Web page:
After making 23 starts for Boston in 2000, Fassero signed with the Cubs for the 2001 season and made 82 bullpen appearances, a franchise record for a left-handed pitcher. He was 4-4 with a 3.42 ERA, 12 saves and 25 holds. The following season Fassero was 5-6 with a 6.18 ERA in 57 outings before he was traded in August to the St. Louis Cardinals for two players to be named later. Both players ended up being former Chiefs in Jason Karnuth and Jared Blasdell. Fassero went 1-7 in 62 outings for the Cardinals in 2003 before making 12 starts in 40 games for the Colorado Rockies in 2004. Fassero finished his 16-year career with the San Francisco Giants making 48 appearances in 2005 and 10 more in 2006.

Overall he was 121-124 with a 4.11 ERA in 720 career outings for nine different teams. Fassero made 242 starts with 17 complete games and 25 saves. In 1996 he finished ninth in the National League Cy Young Award voting after going 15-11 with a 3.30 ERA in 34 starts for the Montreal Expos. He pitched in the playoffs with Seattle in 1997, Texas in 1999 and St. Louis in 2002 with a career 1.46 ERA in the post-season. Of his six post-season appearances, one was a start, a dominating win over Baltimore in the 1997 ALDS in which he allowed just one run on three hits over eight innings. He picked up two relief wins in the 2002 NLDS against Arizona without allowing an earned run. The 2011 season makes the second as a coach for Fassero in the Cubs organization as he worked on the Boise Hawks staff last season with a team ERA of 4.43.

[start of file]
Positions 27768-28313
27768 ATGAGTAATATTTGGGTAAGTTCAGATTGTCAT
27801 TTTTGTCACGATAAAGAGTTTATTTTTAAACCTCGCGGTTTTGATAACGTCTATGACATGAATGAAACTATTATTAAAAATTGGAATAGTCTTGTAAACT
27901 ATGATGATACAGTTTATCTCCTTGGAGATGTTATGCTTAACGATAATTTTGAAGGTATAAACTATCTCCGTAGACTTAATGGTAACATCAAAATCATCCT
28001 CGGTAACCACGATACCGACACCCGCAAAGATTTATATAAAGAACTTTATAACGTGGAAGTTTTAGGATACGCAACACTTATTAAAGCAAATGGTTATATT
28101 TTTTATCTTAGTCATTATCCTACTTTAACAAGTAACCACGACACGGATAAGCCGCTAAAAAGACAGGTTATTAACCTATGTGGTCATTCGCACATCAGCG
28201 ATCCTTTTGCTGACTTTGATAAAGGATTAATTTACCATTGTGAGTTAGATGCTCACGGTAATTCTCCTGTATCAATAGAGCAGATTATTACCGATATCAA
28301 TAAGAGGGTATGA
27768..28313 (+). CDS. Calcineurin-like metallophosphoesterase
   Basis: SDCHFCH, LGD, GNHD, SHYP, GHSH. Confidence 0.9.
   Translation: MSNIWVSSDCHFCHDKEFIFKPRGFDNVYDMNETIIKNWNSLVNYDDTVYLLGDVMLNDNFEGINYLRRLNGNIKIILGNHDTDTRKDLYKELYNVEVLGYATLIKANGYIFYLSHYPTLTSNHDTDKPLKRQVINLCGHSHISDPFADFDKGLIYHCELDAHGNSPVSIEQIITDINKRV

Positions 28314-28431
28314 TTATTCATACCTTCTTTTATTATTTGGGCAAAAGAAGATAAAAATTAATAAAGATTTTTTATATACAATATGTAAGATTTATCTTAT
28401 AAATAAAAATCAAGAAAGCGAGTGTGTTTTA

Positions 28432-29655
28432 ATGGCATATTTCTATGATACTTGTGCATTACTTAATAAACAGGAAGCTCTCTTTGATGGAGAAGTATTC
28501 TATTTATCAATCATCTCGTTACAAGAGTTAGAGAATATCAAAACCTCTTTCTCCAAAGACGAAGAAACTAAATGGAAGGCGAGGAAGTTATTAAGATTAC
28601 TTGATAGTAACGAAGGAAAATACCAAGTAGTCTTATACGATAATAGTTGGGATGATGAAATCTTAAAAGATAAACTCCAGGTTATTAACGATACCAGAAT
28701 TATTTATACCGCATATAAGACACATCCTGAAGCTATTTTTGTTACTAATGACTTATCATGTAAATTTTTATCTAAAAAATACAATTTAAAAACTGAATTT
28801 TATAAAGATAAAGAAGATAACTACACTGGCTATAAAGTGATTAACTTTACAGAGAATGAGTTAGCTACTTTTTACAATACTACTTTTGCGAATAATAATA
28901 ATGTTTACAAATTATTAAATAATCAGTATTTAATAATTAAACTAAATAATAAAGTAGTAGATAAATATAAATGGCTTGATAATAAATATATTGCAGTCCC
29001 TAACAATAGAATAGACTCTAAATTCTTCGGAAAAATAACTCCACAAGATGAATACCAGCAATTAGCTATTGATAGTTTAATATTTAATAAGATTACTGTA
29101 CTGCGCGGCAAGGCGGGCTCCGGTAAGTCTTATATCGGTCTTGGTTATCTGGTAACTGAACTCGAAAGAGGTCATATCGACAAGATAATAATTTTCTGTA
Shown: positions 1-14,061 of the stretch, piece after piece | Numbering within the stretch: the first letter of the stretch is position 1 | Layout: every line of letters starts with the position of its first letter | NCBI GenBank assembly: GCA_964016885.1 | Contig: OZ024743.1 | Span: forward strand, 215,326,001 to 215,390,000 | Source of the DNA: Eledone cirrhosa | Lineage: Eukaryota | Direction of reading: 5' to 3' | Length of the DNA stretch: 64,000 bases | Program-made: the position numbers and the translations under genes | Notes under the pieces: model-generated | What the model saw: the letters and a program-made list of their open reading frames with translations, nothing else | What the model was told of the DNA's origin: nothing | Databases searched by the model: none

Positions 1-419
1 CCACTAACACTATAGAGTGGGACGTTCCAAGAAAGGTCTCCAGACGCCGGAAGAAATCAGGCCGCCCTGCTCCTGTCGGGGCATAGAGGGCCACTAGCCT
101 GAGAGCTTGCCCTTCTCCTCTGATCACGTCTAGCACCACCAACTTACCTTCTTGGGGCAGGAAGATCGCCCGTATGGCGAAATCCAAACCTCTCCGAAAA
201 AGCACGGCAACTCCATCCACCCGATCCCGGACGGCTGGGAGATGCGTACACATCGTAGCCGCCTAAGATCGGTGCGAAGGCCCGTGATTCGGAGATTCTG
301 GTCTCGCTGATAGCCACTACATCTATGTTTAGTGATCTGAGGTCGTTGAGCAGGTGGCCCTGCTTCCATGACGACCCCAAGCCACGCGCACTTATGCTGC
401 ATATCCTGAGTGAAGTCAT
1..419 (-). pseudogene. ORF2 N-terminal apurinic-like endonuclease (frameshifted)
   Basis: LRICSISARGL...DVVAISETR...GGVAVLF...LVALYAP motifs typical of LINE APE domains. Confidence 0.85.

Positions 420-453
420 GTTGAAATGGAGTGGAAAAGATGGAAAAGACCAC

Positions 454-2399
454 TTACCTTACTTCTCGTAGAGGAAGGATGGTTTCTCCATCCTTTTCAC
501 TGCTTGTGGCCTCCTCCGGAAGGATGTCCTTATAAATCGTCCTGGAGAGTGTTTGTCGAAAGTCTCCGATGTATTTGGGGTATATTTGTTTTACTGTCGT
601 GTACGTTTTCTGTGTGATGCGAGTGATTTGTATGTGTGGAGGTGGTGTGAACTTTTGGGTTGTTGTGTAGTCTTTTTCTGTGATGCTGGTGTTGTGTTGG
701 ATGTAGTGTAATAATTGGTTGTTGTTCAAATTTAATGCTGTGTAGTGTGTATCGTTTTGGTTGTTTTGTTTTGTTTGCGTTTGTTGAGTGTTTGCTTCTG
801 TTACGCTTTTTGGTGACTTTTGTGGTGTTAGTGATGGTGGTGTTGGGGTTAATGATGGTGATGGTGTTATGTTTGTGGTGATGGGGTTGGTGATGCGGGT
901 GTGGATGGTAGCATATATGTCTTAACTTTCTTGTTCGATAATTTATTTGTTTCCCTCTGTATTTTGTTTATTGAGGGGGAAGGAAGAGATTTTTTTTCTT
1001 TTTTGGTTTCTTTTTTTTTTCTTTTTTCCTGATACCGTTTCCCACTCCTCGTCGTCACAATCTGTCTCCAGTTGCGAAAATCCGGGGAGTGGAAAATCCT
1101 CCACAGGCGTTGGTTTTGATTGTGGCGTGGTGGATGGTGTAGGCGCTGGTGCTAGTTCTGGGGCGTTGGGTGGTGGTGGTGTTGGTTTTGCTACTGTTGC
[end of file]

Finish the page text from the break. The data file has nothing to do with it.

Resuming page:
Ricardo Medina returns to the Chiefs for the second time as a hitting coach, having served in the same position on Julio Garcias staff in 2005. In that return to the Cubs organization in 2005, Medina worked with future Major Leaguers Sam Fuld, Eric Patterson and Lou Montanez while also helping Ryan Harvey to a 24 home-run season. A 39-year-old native of Panama, Medina signed with the Cubs in 1989 and played in Peoria as a first and third baseman from 1991 to 1993. He finished his playing career with Advanced-A Daytona in 1994 and worked as a scout for the Boston Red Sox. As a player with the Chiefs, Medina hit .302 in 1991, .263 in 1992 and .254 in 1993. He had a career .991 fielding percentage at first base and collected 27 doubles in the 1992 season with 120 hits and 67 RBI in 125 games.